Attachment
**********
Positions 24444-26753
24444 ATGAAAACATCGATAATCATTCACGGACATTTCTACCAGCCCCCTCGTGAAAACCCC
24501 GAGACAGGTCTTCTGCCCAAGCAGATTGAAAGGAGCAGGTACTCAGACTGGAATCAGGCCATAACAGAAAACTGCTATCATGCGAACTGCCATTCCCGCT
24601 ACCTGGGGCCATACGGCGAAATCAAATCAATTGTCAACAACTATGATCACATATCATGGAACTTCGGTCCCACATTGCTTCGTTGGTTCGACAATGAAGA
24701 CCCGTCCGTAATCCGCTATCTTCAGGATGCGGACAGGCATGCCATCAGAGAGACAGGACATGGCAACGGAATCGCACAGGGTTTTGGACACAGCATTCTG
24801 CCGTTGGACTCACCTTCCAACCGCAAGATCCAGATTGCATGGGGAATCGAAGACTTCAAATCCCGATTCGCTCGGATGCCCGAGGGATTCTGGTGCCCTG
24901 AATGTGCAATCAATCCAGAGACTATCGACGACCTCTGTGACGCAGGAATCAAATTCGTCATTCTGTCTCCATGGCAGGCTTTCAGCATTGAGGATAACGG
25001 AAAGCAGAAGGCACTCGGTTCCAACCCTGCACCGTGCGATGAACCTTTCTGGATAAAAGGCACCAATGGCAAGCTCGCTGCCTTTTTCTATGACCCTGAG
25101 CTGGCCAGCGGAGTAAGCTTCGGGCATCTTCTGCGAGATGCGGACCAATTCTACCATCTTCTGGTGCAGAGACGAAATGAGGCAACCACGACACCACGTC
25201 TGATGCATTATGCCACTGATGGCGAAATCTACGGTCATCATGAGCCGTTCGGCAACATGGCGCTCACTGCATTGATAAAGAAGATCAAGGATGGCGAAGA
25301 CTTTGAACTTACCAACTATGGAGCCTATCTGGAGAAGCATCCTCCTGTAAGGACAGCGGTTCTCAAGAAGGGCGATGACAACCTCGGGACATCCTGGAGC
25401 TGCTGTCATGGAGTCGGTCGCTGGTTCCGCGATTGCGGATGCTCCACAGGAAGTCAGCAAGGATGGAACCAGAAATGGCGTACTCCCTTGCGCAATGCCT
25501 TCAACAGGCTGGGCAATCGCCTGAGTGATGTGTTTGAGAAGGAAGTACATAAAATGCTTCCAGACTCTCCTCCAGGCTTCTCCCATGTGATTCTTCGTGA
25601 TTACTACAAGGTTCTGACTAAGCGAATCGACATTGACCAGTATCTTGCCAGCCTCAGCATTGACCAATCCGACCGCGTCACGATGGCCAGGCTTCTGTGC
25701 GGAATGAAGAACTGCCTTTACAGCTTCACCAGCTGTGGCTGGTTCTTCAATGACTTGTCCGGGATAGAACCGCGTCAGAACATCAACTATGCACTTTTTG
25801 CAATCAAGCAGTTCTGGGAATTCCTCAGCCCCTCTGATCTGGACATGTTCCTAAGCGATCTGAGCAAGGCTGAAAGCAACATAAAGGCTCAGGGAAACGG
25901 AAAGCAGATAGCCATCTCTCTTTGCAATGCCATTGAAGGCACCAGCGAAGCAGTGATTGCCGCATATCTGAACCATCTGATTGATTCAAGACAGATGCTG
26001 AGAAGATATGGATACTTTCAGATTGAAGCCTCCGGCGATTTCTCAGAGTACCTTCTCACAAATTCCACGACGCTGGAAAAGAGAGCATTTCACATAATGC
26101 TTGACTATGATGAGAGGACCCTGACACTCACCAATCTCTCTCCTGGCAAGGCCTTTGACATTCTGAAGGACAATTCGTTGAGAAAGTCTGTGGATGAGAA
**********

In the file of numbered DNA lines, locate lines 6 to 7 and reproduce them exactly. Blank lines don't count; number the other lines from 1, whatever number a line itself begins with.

24801 CCGTTGGACTCACCTTCCAACCGCAAGATCCAGATTGCATGGGGAATCGAAGACTTCAAATCCCGATTCGCTCGGATGCCCGAGGGATTCTGGTGCCCTG
24901 AATGTGCAATCAATCCAGAGACTATCGACGACCTCTGTGACGCAGGAATCAAATTCGTCATTCTGTCTCCATGGCAGGCTTTCAGCATTGAGGATAACGG